Pierre Bonnard and Francis Bacon were also born in October.
Petra Zalotay, 8/b shared the following facts about them.
Pierre Bonnard (3 October 1867 – 23 January 1947) was a French painter and printmaker, as well as a founding member of The Nabis Movement.
In 1891 he met Toulouse-Lautrec and began showing his work in public. His first show was in 1896. In his 20s he was a member of The Nabis, a group of young artists committed to creating work of symbolic and spiritual nature. Other Nabis include Édouard Vuillard and Maurice Denis. He left Paris in 1910 for the south of France.
Bonnard is known for his intense use of color, small brushstrokes and close values. His often complex compositions—typically of sunlit interiors of rooms and gardens populated with friends and family members—are both narrative and autobiographical. Bonnard did not paint from life but rather drew his subject—sometimes photographing it as well—and made notes on the colors. He then painted the canvas in his studio from his notes.
See the banner picture as well.
The open window, 1921
Image from http://www.phillipscollection.org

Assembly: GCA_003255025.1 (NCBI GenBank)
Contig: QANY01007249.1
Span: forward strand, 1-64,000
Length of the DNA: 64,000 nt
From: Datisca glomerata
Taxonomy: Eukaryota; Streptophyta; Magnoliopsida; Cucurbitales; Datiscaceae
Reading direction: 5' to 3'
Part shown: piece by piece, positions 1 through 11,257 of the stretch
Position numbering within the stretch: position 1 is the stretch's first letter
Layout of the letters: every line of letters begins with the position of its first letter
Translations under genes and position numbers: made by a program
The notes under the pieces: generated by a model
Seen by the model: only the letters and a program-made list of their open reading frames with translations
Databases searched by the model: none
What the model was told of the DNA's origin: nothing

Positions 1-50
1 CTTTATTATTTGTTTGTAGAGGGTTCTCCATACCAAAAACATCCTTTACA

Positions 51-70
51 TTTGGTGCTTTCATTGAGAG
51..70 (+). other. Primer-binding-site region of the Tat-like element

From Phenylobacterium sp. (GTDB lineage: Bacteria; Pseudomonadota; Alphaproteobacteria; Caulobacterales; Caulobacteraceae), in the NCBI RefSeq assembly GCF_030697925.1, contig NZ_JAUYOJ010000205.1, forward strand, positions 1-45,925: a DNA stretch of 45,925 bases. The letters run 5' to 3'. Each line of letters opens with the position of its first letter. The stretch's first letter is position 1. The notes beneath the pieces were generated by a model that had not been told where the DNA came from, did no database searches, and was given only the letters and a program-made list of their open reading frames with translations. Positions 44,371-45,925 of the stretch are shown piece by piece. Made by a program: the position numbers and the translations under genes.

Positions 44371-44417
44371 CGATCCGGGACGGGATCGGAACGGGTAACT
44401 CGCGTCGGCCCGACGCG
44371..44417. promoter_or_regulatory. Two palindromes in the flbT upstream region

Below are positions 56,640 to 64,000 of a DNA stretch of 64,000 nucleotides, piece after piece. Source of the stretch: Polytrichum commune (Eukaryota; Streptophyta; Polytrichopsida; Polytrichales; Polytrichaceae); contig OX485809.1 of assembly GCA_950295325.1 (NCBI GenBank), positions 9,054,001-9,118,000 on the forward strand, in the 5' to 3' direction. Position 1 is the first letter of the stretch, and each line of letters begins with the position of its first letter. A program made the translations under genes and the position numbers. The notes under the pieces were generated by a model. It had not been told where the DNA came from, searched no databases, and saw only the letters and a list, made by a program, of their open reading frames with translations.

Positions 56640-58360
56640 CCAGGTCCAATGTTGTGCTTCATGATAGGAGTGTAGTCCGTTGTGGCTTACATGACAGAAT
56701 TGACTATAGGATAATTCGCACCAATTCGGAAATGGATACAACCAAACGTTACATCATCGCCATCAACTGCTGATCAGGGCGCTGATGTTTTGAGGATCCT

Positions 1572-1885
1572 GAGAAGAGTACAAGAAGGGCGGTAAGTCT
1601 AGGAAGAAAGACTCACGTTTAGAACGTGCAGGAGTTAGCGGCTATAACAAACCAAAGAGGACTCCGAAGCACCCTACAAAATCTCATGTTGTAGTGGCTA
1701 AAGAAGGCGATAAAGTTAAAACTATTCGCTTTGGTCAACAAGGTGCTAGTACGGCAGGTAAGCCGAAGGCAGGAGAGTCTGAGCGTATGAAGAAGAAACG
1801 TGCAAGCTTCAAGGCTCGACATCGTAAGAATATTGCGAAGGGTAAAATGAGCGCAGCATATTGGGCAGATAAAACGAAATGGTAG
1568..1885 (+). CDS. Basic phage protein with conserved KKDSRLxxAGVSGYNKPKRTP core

Francis Bacon (28 October 1909 – 28 April 1992) was an Irish-born British figurative painter known for his bold, graphic and emotionally raw imagery.
Bacon started working as an interior designer in 1928/29 in London.
Bacon's Crucifixion 1933, was his first painting to attract public attention. It was a considerable achievement for a young, semi-trained artist. His studio was relocated and opened to the public in 2001.The entire contents of the studio have been catalogued: approximately 570 books,1500 photographs,100 slashed canvases 1300 leaves from torn books 2000 artist materials and 70 drawings and other categories including artists correspondence magazines, newspapers and vinyl records.
Draft materials, perhaps intended for destruction were later given to the Tate Gallary, London.
Three Studies for Figures at the Base of a Crucifixion, c.1944
Image from http://www.tate.org.uk